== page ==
Kyoto is well known as Japan's ancient capital, but Nara is in fact the oldest capital city of Japan (710-794), preceding Kyoto. Brimmed with historic treasures and UNESCO temples, Nara is also home to a UNESCO World Heritage site called "Sacred and Pilgrimage Routes in the Kii Mountain Range" on the Kii Peninsula. This heritage site spans three prefectures, Nara, Wakayama and Mie, straddling three major sacred places, Yoshino（吉野）, Kumano（熊野） and Koya（高野). A hidden and mystical ancient shrine located at the center of the triangle connecting these three sacred places is "Tenkawa Dai-benzaiten-sha（天河大弁財天社)", or "Tenkawa Shrine（天河神社)".
Tenkawa Shrine, one of the Big Five Benzaiten Shrines in Japan, was founded around 700, and enshrines the Buddhist goddess "Benzaiten （弁財天)" goddess of water, art, music, dance, literature, abundant wealth, and good fortune. Benzaiten originates from Hindu River Goddess Sarasvati, later adopted as a guardian deity in Buddhism and then conflated with Shinto (often referred to as Japan's traditional religion) gods. This shrine is also known as one of Japan's best but most selective spiritual power spots, filled with divine energy, and where the tradition has it that only a person invited by Benzaiten can pay a visit to this shrine.
It wouldn't matter what religion you believe in whether you might be invited or not, because Shinto isn't an organized and monotheistic religion, it is a collection of indigenous faiths important to life such as mountains, trees, stones, waters, or even some influential historic figures. In addition, Buddhism is not a religion either, it's all about the law of the Universe or science of the mind. So if you once decided to visit Tenkawa Shrine but were forced to cancel the trip for some reasons, it just wasn't the right time for you!
You'll be amazed to learn that many of The Greats in Japanese history have been captivated by the energy of this shrine. This is where Japan's first emperor Jimmu (711-585 BC) offered prayers and came up with the name of Japan, "Hinomoto" meaning "the sun's origin"; it later changed its pronunciation to NIPPON or NIHON. This is where the priest Kukai (774-835) also known as Kobo Daishi, the founder of Shingon (True Word) School of Japanese Buddhism, practiced mantras and meditation before establishing a mountain retreat at Mount Koya. This is where Emperor Go-Daigo (1228-1339), who was expelled from Kyoto by the eventual Shogun Ashikaga Takauji, established the Southern Court.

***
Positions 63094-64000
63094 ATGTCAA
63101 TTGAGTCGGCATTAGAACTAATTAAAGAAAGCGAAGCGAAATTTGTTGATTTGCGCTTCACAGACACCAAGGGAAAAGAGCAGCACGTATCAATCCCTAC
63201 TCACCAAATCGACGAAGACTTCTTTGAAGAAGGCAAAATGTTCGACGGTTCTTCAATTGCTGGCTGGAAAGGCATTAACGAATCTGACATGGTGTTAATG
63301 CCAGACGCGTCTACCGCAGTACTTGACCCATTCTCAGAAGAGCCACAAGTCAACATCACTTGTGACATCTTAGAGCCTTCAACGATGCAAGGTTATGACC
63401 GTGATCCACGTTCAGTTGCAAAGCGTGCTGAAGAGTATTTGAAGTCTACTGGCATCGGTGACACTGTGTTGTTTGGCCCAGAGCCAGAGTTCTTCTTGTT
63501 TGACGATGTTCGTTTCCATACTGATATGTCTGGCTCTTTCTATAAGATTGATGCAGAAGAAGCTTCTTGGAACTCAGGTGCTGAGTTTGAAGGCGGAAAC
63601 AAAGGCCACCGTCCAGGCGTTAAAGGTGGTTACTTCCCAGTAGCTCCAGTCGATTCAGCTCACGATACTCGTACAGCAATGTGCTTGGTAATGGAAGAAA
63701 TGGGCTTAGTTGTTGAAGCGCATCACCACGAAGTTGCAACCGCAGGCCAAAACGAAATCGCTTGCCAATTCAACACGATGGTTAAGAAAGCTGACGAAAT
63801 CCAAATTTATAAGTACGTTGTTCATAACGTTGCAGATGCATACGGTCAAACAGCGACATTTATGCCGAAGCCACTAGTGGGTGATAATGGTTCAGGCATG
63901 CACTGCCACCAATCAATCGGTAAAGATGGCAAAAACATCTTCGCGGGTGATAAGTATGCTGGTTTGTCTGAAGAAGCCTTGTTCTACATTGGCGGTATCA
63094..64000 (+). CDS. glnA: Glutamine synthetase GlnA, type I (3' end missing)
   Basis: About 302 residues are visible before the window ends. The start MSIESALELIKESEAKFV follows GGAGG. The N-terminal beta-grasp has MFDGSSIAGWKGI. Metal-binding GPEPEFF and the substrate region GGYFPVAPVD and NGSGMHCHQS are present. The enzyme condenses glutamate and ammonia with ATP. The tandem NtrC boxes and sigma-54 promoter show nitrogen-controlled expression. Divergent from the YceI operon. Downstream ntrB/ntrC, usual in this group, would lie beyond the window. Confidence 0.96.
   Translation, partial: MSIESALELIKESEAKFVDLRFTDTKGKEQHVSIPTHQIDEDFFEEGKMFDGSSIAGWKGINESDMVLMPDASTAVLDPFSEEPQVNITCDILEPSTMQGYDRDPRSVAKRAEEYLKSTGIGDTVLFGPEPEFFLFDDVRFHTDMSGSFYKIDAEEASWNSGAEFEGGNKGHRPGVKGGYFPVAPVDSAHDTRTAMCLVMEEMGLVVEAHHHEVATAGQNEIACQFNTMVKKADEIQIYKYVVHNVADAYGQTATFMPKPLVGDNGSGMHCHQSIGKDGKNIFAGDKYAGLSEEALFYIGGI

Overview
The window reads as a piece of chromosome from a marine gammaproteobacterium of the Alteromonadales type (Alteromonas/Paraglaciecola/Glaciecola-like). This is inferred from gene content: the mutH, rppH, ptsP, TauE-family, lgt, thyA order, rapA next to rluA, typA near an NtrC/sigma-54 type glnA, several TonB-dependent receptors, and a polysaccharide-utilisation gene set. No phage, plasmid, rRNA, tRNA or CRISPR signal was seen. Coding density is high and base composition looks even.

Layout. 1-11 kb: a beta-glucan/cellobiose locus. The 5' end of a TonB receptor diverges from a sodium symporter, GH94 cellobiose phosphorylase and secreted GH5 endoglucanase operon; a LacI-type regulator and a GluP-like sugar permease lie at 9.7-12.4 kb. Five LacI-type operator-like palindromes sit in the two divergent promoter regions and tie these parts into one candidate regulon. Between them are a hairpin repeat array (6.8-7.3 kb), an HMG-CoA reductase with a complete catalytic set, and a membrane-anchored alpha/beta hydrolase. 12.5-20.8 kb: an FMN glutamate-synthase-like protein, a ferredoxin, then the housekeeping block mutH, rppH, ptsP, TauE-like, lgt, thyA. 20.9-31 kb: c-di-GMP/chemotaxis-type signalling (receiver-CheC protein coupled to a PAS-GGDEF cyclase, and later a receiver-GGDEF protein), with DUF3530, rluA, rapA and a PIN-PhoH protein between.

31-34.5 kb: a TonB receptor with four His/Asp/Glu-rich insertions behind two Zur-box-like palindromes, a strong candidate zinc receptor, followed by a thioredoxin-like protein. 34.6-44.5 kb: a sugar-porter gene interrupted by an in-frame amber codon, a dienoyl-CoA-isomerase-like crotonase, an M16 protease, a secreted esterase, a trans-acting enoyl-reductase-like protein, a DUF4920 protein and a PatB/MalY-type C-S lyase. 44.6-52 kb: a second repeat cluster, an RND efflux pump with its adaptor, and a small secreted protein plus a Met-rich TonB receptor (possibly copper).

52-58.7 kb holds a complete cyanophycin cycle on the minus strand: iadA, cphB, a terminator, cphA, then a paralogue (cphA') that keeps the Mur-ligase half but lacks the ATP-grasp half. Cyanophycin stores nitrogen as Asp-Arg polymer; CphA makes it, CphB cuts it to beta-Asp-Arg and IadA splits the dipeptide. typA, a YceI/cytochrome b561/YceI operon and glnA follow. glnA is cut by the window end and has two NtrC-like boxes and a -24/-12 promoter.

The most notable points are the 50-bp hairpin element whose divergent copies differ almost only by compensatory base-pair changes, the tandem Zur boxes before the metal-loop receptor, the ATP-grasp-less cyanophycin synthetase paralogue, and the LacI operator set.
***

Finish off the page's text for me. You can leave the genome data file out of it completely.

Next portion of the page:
When you enter the haiden (the hall of worship), the first sight you'll come across is a stage for Noh plays, one of Japan's traditional performing arts. This stage is open to not only Noh plays but other live concerts of classical and rock music performances.
Then there is the unique UFO-shaped bells hanging from the ceiling of the Haiden called "Isuzu", which is different from typical bells found in other shrines, and the way we ring the bell is also different. Take hold of a rope hanging down from Isuzu, and rotate it (not swing it as usual). It sounds like harmonious and transcendent resonances expanding outward which you may have never heard before. This UFO shaped Isuzu is a replica of the sacred treasure used by Ame-no-Uzume-no-Mikoto, the Shinto Goddess of dawn, mirth and reverly, who performed a lewd and comical dance to lure Amaterasu (the Shinto Sun Goddess) out of the cave where she was hiding, according to Japanese Mythology (The tale of the missing sun deity). The original is stored at this shrine (Not open to the public except for occasional special events). Incidentally, what a coincidence that the area surrounding Tenkawa Shrine is also known as the best place to spot a UFO!
Other Sightseeing Spots
- Lantern hall: Located on the right side of the shrine office, it houses a lantern which has remained lighted continuously for more than 1,000 years.